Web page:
I recently had the task of reviewing 50+ resumes to produce a shortlist of applicants for interview for an administrative role. With so many resumes to look at, I had limited time to spend on each one. And with so many applicants, it didn’t take much for me to put them on the ‘no’ list. So how did I go about sorting the good from the bad?
Here are my top five resume turnoffs, with tips for both job applicants and employers looking to create a shortlist.
1. Spelling or grammatical errors.
Most guides to resume writing will list the number one resume ‘no-no’ as having spelling or grammatical mistakes. Despite this warning, the message is not getting through. Finding a resume without mistakes is like the proverbial needle in a haystack.
For job applicants: Use spellcheck but also ask a friend or family member with a reasonable command of English to read your resume and highlight any mistakes.
For employers: If you’re looking for someone with strong written communication skills and/or an eye for detail, spelling mistakes are a good indicator that the applicant is unsuitable.
2. No cover letter.
Applicants who fail to prepare a cover letter not only lose a valuable opportunity to sell themselves; they also demonstrate a half-hearted attitude towards getting the job.
For job applicants: If applying online, attach a cover letter in MS Word format. Do not type or paste text into online fields unless there is no other option – the resulting text files are very difficult to read.
For employers: If the applicant isn’t prepared to spend the time writing a tailored cover letter, they probably aren’t going to go the extra mile when working for you.
3. It’s all about me.
Applicants who justify their interest in the organisation or role on the basis of how good it will be for their development or career forget that recruitment is a two way process.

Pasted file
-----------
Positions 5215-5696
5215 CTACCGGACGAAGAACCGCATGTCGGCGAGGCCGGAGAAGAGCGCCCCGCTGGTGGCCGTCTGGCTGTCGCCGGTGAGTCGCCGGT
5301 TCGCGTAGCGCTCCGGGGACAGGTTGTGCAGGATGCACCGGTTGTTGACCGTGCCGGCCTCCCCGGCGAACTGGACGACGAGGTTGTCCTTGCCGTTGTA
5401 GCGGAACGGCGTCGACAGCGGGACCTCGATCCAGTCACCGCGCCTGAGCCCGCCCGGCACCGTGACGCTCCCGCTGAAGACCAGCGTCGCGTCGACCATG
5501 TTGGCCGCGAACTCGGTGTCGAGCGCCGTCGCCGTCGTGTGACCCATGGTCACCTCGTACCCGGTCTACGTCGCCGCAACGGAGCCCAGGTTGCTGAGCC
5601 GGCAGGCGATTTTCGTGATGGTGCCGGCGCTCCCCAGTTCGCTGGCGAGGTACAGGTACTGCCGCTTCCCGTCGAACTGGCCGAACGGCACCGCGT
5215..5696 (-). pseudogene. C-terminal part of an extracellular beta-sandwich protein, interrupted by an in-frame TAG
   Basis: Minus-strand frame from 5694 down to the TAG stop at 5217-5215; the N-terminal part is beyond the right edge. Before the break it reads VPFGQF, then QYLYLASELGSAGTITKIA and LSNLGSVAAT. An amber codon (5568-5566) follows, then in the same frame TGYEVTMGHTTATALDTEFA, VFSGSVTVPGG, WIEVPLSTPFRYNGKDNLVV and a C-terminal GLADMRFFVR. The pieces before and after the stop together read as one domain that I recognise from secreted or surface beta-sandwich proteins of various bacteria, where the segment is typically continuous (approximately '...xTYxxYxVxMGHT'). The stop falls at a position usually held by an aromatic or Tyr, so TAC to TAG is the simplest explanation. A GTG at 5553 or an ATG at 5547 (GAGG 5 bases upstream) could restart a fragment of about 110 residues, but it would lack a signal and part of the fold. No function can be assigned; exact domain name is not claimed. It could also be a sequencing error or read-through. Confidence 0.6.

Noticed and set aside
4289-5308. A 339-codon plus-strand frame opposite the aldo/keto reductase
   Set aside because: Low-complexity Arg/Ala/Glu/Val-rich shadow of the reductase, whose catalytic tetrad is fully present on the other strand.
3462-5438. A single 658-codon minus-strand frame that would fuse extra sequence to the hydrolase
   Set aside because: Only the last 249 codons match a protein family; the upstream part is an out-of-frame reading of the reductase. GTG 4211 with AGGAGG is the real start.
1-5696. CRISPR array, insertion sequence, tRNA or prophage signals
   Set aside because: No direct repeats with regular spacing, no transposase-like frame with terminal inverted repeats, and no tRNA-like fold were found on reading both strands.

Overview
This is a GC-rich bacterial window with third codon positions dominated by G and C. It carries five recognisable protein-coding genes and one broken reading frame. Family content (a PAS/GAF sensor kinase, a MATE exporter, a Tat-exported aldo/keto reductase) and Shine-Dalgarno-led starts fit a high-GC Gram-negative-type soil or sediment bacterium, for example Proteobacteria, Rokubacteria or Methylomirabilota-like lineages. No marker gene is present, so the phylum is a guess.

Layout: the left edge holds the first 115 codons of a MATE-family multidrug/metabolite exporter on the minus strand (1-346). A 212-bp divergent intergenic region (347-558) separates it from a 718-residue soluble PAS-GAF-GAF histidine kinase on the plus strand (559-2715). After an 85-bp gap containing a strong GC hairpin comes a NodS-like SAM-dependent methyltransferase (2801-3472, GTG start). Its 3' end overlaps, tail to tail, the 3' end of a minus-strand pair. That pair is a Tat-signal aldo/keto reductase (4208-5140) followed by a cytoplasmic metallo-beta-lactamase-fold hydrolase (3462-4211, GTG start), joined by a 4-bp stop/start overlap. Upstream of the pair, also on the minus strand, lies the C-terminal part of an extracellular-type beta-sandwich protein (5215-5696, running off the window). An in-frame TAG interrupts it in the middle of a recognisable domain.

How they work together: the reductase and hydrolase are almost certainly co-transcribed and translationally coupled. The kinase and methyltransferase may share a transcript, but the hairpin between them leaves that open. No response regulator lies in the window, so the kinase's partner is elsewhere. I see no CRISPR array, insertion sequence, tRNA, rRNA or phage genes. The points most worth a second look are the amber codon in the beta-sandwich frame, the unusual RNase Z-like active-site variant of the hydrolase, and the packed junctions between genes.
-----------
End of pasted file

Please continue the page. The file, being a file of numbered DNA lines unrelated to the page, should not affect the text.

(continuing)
For job applicants: Don’t forget to say how your skills and experience will benefit the employer, not just how great it will be for you.
For employers: Look for applicants who recognise your needs as an employer and who are able to demonstrate that their skills and experience will be of benefit to you.
4. Information that detracts from your application.
Avoid including information that indicates an average ability or that can create a negative impression. For example, listing a typing speed of 30 words per minute for an administrative role requiring a lot of typing is certainly not a positive!
For job applicants: If you can’t make a claim to be good at something, best to leave it out of your resume all together.
For employers: Watch out for applicants who are happy to advertise their mediocrity.
5. No relevant experience.
Many people apply for administrative roles thinking that it will be an easy entry into a new sector or organisation. Having no actual administrative experience doesn’t deter them. Resumes can list a variety of prior work experience including anything from retail sales, hospitality and childcare to working on a cattle property.
For job applicants: Adverts for administrative roles typically result in a large number of applicants, so if you have no relevant experience for the role, consider whether it is worth your time applying.
For employers: Look for applicants with at least some relevant experience in a similar role or industry.